Mocking Out Dependencies

Dependencies often make testing hard. Our code needs to get the status of airports from a remote web service. The response from the service will be different at different times due to the nature of the data. The web service may fail intermittently, the program may run into a network failure, and so on. All these situations make it hard to write unit tests, which should be FAIR, for a piece of code that has to talk to such non-deterministic, and by their nature, unreliable external dependencies. This is where mocks come in.

A mock is an object that stands in for the real object, much like how a stunt person, instead of your favorite high-paid actor, stands in or jumps off a cliff in an action thriller. During normal execution the code under test will use the real dependency. During automated testing, however, the mock will replace the real dependency so the test can be run FAIRly.

Using mock

To facilitate unit testing of code with dependencies, the test will prepare a mock to return a canned response, attach the mock to the code under test, run the test, verify the result is as expected, and, finally, verify with the mock that the code under test interacted with its dependency as expected.

To learn how to create and use mocks, let’s turn our attention to the method that will get data from the remote FAA web service. Given an airport code, the web service returns a JSON response with the airport status data. Getting this data involves two actions: first, we have to send a request to the service URL and, second, we have to parse the response and deal with any possible errors.

Parsing data is straightforward; given a string containing JSON data, extract the necessary details from it. If there was an error, deal with it appropriately. We can easily write tests for that. It’s getting the data from the URL that makes this feature unpredictable and hard to test. We can mock that part out by using a level of indirection.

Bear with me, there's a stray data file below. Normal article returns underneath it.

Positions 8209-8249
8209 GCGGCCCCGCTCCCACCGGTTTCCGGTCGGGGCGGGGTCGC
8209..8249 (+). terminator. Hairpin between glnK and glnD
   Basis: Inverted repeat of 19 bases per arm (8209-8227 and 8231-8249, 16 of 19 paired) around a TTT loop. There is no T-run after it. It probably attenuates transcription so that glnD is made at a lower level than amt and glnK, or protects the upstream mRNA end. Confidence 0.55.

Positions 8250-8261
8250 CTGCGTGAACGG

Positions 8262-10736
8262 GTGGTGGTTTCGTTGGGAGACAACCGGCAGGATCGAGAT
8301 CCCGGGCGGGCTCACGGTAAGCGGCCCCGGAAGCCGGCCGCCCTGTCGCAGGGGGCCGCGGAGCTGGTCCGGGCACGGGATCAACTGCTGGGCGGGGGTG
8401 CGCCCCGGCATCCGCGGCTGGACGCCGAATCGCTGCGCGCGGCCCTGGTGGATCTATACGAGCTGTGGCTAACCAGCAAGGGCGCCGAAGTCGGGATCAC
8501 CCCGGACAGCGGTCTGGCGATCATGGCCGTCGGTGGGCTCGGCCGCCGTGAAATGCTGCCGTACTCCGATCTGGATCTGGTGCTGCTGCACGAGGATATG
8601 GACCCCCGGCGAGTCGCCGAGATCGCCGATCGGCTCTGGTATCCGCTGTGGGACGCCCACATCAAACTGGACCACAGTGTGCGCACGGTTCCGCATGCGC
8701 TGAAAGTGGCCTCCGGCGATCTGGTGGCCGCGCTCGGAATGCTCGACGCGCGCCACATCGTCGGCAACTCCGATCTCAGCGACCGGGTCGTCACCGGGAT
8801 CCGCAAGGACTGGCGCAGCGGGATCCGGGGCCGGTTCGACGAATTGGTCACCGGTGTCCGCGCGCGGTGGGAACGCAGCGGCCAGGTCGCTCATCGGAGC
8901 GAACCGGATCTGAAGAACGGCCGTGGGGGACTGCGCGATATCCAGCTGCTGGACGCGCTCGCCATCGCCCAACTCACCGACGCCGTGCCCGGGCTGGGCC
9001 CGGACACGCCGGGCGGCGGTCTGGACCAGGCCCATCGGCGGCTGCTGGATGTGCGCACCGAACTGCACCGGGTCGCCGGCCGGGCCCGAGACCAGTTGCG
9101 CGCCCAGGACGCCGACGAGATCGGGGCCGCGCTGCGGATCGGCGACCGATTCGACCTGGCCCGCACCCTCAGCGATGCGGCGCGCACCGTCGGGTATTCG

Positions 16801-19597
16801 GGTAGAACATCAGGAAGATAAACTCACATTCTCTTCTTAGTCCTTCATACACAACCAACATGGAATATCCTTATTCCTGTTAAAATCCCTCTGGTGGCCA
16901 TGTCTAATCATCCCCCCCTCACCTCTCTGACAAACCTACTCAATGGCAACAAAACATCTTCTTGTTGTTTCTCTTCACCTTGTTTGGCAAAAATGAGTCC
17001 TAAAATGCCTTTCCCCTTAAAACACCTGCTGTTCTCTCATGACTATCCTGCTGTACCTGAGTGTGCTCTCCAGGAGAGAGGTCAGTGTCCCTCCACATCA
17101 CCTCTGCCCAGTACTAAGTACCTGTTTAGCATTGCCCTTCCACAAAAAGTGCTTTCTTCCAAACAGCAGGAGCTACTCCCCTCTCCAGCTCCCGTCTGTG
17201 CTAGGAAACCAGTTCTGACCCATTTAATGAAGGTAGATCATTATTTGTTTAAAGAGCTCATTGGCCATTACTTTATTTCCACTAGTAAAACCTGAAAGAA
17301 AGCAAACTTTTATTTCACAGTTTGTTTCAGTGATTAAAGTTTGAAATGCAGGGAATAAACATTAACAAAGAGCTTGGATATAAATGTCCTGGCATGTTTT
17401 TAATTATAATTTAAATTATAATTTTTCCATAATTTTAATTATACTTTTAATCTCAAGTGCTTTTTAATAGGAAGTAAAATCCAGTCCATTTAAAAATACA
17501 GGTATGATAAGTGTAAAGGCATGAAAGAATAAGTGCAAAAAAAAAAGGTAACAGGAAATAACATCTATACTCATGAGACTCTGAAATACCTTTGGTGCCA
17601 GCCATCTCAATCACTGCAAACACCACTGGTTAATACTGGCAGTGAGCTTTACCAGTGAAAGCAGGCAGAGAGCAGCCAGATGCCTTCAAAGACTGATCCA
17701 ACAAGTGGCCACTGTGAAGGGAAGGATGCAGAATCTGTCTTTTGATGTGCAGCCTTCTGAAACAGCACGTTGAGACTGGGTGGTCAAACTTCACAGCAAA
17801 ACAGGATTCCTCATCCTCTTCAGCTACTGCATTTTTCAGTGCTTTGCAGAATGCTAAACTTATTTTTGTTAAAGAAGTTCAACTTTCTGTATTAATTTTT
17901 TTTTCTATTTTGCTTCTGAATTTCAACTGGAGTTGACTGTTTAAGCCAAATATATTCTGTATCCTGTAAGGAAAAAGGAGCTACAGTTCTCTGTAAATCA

We can devise the solution using two methods instead of one. A getAirportData() function can rely upon a fetchData() function. We’ll write the fetchData() function, to get the real data from the FAA web service, later. For now, we’ll leave it with a TODO implementation, by throwing an exception if it’s called. The getAirportData() function can then call fetchData() and parse the response JSON string to extract the data. In the test, we’ll mock out the fetchData() function; when getAirportData() calls fetchData(), the call will go to the mock function instead of calling the real implementation. We’ll program the mock function to return a desired canned response.

Many mocking tools are available on the JVM. For example, Mockito is one of the more popular mocking tools for Java. You can use that for mocking dependencies in Kotlin code as well. However, in this chapter we’ll use Mockk for a few good reasons. First, Mockk is capable of easily mocking final classes, and that goes in hand with the fact that in Kotlin classes are final by default.

Second, Mockk offers nice capabilities to mock dependencies on singleton objects/companion objects and also to mock extension functions. Mockk also provides facilities to test coroutines. In short, when we use features that are specific to Kotlin, we can benefit from a tool that was created to deal with those.

Creating an interaction test

Let’s start with a test for the getAirportData() method of Airport, where we’ll mock fetchData() to return a canned JSON response. In the test, we’ll verify that getAirportData() called the fetchData() function. This is an interaction test as opposed to an empirical test.

Before we can dive into the test, we have to prepare to mock the fetchData() function. For this, we first need to import the functions from the Mockk library. While at it, let’s also bring along a few more imports we’ll need to create the pre- and post-listeners to run code before and after each test.

In the top of the AirportTest.kt file, after the current imports, add the following import statements:

// AirportTest.kt
import io.kotlintest.TestCase 
import io.kotlintest.TestResult 
import io.mockk.*

We’ll design the fetchData() function to be part of the Airport’s companion object. To mock that function, we’ll have to create a mock of the Airport singleton companion object. We can achieve this in a special beforeTest() function. The pair of functions beforeTest() and afterTest() sandwich each test, so that the code within beforeTest() runs before each test and the code within afterTest() runs after each test. In the AirportTest class, right after the fields and before the init() function, add the following two functions:

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